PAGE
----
I'm getting the best word requests right now! Absquatulate, another obscurity I've encountered very few times, is a verb meaning "to leave abruptly". Interestingly enough, this word was sort of created as a joke, to be a mockery of all those new Latin formations at the time (that being the year 1840). The central component is a blatantly ironic use of the word squat, which comes from Old French esquatir, with the same meaning. This comes from the prefix es-, meaning "out" (from Latin ex-, from PIE eghs, still "out"), and the root quatir, which traces to Latin cogere, "to compel", from PIE roots to do with motion). The first and last parts are meant to evoke abscond and perambulate, so you would abscond your squat to walk and leave abruptly, as it were. However, the affixes actually present in absquatulate are ab-, meaning "away from", and -ulate, implying an action of movement. So absquatulating means "to move away from squatting".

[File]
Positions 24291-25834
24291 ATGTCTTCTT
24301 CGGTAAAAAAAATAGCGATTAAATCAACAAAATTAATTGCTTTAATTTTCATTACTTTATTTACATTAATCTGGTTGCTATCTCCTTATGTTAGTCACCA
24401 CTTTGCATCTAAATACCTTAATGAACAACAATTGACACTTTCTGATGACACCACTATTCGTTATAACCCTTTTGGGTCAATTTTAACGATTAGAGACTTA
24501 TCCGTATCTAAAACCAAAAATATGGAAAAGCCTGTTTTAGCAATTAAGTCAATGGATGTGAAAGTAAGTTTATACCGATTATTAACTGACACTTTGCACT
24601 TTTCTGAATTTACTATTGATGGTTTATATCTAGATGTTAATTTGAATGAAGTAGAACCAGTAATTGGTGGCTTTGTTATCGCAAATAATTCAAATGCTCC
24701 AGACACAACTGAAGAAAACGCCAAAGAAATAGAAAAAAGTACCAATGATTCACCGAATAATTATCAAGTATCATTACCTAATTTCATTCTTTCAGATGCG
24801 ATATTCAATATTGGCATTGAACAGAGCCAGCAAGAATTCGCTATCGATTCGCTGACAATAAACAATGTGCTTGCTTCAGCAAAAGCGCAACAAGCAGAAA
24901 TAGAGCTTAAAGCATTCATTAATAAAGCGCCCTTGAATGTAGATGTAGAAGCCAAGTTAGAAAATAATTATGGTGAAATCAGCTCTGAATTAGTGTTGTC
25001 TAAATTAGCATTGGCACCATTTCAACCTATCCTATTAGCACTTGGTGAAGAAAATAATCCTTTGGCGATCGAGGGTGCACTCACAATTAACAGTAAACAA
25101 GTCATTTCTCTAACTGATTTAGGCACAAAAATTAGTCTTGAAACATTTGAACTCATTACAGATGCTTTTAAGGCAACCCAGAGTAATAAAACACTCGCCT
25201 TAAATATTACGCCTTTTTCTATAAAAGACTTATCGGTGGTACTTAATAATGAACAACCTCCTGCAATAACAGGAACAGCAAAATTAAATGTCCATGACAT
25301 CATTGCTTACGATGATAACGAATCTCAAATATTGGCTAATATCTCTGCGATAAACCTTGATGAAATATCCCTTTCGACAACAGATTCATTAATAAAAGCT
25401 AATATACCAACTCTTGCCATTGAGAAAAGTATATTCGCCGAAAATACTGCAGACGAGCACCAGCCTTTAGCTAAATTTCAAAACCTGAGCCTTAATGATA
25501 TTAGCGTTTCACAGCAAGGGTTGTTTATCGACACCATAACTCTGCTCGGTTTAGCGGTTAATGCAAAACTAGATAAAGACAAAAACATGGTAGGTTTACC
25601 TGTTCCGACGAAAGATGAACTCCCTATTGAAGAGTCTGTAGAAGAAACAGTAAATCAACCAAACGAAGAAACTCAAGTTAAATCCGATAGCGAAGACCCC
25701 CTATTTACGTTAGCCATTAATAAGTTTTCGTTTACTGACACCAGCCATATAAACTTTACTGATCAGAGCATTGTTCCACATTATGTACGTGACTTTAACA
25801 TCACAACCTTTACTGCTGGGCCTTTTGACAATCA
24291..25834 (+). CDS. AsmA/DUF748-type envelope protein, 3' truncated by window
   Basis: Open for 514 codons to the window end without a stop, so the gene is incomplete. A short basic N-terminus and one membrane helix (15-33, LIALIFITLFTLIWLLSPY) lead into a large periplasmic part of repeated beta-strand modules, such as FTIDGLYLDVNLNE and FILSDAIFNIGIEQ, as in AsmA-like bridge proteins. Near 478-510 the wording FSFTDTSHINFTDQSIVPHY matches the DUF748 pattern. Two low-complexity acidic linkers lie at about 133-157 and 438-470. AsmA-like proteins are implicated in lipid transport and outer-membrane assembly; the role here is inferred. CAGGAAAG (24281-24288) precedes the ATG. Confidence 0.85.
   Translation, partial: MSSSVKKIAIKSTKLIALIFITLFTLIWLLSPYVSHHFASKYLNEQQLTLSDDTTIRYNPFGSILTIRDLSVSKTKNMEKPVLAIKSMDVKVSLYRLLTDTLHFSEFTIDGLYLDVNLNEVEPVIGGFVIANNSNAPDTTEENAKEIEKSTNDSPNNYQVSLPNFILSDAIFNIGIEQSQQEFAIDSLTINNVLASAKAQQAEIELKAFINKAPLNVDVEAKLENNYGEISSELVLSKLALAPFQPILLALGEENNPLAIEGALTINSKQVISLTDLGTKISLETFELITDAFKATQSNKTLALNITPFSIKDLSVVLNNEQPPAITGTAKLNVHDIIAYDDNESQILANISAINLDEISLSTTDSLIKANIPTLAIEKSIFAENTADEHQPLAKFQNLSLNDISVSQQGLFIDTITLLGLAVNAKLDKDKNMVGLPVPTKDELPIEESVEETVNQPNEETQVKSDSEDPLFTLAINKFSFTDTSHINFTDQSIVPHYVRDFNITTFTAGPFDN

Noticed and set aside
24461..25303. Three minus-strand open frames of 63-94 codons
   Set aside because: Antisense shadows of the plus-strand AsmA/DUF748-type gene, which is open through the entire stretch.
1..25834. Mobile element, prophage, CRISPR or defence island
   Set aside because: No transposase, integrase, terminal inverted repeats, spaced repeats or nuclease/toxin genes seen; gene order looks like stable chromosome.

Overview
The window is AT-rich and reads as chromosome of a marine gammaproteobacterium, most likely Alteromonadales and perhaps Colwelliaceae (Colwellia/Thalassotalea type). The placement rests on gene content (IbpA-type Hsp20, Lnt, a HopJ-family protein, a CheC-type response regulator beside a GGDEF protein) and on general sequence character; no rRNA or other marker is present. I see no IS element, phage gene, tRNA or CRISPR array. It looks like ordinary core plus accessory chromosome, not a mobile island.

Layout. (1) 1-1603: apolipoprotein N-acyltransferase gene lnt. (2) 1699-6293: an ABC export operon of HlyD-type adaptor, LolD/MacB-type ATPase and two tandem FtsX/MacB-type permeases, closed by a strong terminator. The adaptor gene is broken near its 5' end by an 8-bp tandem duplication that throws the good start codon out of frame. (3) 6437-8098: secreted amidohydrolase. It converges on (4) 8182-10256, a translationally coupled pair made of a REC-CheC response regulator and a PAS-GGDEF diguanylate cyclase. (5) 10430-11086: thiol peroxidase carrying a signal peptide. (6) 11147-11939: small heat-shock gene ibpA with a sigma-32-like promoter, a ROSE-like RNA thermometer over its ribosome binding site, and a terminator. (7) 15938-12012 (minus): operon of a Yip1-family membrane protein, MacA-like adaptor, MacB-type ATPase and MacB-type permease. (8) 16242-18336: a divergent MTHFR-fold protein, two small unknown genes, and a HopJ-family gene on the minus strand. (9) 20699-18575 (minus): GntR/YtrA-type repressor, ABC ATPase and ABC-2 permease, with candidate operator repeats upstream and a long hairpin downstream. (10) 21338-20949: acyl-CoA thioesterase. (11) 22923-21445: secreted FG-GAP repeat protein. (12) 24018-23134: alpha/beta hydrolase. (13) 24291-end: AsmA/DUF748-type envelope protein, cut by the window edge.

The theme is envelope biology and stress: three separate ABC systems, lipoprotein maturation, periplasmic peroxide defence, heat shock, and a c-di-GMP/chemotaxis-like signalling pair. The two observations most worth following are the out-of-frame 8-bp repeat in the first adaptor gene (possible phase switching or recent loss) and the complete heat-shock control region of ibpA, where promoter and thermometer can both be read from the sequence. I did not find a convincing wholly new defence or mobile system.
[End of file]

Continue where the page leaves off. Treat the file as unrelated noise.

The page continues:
Hello! I'm Adam Aleksic, a senior studying government and linguistics at Harvard University, where I co-founded the Harvard Undergraduate Linguistics Society. In addition to etymology, I also really enjoy trivia, politics, vexillology, geography, board games, conlanging, art history, and law.